Digital assistants are hot, but they only understand half of what they are told, for example if they can’t place an accent, or several people are talking at once. If the TV is running in the background, forget it.
Infineon is trying to help. Germany’s biggest chipmaker plans to ride the boom in intelligent speakers like Amazon Echo or Google Home which are expected to see sales growth of 30 to 50 percent per year.
Infineon already supplies the US internet giants with core components for the modern voice-activated assistants. It will present a new system at next week’s Mobile World Congress in Barcelona that will make the speakers better at discerning when they’re being spoken to.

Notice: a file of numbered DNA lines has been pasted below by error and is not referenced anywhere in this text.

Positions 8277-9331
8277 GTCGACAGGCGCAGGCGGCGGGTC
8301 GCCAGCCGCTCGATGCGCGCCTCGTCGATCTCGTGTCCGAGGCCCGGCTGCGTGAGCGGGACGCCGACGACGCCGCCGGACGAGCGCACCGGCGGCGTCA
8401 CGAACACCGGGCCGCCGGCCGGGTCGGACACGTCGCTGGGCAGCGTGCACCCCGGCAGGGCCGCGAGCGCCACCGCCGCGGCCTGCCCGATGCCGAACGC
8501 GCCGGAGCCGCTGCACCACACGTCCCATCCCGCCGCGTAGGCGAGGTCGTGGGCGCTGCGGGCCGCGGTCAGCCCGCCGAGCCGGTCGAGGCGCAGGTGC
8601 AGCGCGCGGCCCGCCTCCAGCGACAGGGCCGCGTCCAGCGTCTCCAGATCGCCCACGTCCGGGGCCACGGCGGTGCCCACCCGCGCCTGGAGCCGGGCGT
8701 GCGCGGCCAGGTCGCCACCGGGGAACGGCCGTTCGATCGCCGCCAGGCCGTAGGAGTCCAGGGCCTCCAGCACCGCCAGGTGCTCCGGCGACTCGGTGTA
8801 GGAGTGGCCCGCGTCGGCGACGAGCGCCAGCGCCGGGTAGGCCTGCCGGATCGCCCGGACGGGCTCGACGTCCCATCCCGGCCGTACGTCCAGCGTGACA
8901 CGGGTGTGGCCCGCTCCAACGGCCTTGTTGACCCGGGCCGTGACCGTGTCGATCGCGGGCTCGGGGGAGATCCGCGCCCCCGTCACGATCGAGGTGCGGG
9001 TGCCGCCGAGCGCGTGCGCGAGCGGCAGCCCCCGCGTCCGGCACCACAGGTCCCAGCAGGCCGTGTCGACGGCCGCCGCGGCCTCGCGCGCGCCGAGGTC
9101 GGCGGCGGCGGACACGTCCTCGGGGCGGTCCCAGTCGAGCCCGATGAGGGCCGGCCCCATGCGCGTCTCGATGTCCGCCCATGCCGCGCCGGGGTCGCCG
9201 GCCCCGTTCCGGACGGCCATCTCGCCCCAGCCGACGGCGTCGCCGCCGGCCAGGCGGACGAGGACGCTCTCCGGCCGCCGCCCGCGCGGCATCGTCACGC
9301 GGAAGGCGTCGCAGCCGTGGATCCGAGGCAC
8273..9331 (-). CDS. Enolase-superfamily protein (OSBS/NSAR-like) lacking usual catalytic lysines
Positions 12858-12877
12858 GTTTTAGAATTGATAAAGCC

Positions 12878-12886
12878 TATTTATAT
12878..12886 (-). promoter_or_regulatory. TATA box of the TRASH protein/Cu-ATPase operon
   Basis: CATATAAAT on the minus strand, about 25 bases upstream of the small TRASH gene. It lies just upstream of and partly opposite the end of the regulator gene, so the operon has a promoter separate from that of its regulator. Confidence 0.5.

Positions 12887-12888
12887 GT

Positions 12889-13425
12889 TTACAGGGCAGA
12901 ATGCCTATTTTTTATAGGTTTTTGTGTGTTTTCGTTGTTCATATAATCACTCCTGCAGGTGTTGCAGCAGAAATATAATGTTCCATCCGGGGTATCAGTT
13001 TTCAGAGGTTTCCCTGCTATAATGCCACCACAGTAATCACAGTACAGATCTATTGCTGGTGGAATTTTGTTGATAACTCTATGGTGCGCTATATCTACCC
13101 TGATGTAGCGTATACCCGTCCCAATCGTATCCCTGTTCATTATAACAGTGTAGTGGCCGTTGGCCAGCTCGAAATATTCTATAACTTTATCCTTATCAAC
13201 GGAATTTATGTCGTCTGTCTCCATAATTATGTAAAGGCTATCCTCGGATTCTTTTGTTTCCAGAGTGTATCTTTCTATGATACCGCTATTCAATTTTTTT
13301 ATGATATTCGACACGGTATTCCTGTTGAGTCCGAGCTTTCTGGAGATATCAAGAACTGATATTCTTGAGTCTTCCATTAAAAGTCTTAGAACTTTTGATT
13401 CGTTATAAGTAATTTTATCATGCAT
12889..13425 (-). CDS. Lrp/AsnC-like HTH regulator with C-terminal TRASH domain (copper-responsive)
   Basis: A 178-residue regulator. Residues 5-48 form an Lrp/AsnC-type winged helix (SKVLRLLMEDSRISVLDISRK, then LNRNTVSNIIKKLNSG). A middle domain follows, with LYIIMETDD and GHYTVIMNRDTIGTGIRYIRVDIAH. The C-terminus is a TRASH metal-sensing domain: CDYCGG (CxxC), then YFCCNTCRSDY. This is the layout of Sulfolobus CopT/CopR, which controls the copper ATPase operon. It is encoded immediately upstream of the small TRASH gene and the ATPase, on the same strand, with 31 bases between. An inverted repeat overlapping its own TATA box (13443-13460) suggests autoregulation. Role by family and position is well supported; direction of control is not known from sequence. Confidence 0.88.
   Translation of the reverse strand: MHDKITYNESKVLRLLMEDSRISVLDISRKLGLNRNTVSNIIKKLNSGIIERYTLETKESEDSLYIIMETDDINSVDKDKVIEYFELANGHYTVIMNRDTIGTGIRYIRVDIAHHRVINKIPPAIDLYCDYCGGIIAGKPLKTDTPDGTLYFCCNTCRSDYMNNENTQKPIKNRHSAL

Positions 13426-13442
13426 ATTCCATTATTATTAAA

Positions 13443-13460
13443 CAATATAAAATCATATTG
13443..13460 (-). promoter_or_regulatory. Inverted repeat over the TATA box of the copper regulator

Current voice assistants only get 50 percent of all that they hear, Andreas Urschitz, head of Infineon’s Power Management & Multimarket division, told Handelsblatt. It’s especially difficult for them when there are several people in the room, but he said with Infineon’s new system, it will no longer be necessary for people to utter key words like “Alexa” to wake up Amazon’s smart speaker.